2022 Observed Predator Activity | #6 Observations

Pando’s high mountain home in the Fishlake Basin along the along the 6 square mile Fish Lake, has been called an “an oasis in the sky”. Featuring one of the largest mountain freshwater lakes in Utah, the land provides ample freshwater, forage and places to move about and hide making it an attractive location for predators and prey alike.


Part of the 2,200 square mile Fishlake National Forest, the area shares boundaries with National Park Lands, other National Forests and BLM lands creating a 700 square mile corridor where animals can roam virtually unabated. It should come as no surprise then, Pando’s home land plays host to local and seasonal herds of Deer, Elk and Pronghorn Antelope, and those that hunt them including Black Bear and Mountain Lions as well as smaller predators. 


In 2022, the Pando Ambassador, Pando Corps Field Crew members and partners Snow College recorded Bear activity in and around Pando. In addition to Bear, crews working in upper portion of the tree (pictured top center) found signs of Big Cat activity including claw marks and spray patterns. Finally, in an exciting development, crews observed Fisher Cat in two locations, a revelation as they had not been recorded in recent memory.


In 2023, Friends of Pando plans to install trail cams and passive audio monitoring stations to document animal and bird behavior. Not only to better understand the land, but to understand how Pando is “home” to others.

2022 Recreational Hiking in Pando | #1,794 Visitors

Data collected by Fishlake National Forest Staff found around 300,000 people visit Pando’s homeland, the Fishlake Basin each year. The cool high mountain landscape features the largest fresh water mountain lake in Utah and is known to be an “oasis in the sky” to many locals. Data from recent archeological research in the area indicates Pando’s home land has been used by humans going back at least 1,500 years when indigenous peoples used the Fishlake Basin as a regular Summer Retreat as evidenced by their use of fire to cultivate Amaranth, which takes about 3 months to grow.


Today, all who travel Hwy 25 (built before Pando’s discovery) will drive through Pando on their way to Fishlake, or, outbound to any one of Utah’s “Big 5” National Parks. Despite human use of the land going back thousands of years, previous to 2022, no one knew how many people were actually visiting the Pando itself. Data we know to be vital to helping people understand and protect special trees elsewhere.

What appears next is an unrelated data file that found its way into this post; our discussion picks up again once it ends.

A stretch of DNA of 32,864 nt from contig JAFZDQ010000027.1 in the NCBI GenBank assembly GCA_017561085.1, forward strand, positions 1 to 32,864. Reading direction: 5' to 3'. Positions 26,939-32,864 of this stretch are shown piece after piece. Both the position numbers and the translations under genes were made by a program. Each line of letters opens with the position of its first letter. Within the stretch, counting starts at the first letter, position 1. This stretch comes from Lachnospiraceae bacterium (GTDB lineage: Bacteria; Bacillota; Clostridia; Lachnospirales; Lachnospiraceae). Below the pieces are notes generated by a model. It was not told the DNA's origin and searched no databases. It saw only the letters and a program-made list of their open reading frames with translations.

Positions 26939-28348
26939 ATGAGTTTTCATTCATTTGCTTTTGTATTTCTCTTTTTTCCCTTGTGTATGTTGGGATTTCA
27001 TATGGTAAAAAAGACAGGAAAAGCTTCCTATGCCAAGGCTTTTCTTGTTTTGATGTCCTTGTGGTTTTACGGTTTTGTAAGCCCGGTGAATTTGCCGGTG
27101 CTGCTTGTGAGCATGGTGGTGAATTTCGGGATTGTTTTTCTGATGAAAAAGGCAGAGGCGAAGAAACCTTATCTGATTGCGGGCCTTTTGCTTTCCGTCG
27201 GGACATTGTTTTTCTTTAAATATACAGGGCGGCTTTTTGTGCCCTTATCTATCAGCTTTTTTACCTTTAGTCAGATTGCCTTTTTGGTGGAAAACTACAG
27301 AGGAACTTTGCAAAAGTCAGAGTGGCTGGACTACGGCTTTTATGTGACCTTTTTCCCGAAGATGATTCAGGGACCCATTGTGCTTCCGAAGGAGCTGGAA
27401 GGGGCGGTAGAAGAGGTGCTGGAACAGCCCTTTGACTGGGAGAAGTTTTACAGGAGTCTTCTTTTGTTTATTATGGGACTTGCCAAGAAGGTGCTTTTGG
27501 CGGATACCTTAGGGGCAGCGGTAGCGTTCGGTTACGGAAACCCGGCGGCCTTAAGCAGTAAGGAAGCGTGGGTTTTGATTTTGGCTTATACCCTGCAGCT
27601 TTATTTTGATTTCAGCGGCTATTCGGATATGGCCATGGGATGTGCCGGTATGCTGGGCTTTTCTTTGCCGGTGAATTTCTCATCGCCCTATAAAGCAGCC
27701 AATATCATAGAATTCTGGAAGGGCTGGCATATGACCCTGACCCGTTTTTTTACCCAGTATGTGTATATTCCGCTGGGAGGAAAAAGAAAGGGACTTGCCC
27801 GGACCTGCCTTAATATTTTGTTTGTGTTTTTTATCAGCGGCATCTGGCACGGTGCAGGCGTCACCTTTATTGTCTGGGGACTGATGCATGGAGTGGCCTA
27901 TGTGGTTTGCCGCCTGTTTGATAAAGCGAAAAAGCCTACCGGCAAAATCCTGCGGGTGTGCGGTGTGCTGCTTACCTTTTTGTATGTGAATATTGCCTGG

In 2022, Friends of Pando installed and monitored 4 passive visitor counters at entry gates into the tree during peak hiking season (June to October) and recorded 1,794 visitors. In 2023, we plan to continue gathering this data to identify trends and help those communing with the tree, understand and care for the tree.

Download 2022 Raw Data Sets and Summary Maps

Operating under principles of Open Science, as a citizen-scientist organization, Friends of Pando makes data serts we base our work off of, and, raw data sets we gather and interpret available to scientist and the public to review and build off of. 


Below, find documents to use to develop your own research about this unique botanical wonder as well as data sets you evaluate to understand information and studies we have provided information about here.

Download 2022 Recreational Hiking Data

Download raw data sets from our recreational monitoring program.

Download 2022 Monitoring and Repair Data

Download 2022 raw data from all our Pando Monitoring programs.

Friends of Pando is dedicated and working to educate the public, support research and preservation efforts and inspire stewardship of Pando, the world’s largest tree.


Friends of Pando is a proud partner of Pando’s public land stewards, Fishlake National Forest of the U.S. Forest Service, Department of Agriculture. Learn more about our partnership.


Friends of Pando and its partners are equal opportunity employers.


Just $14 a month supports work to ensure Pando can be enjoyed for generations to come. Make a one-time or, recurring tax deductible donation today.

Friends of Pando
PO Box 12
Richfield, UT, 84701
Phone: 435-633-1893
IRS EIN: 87-3958681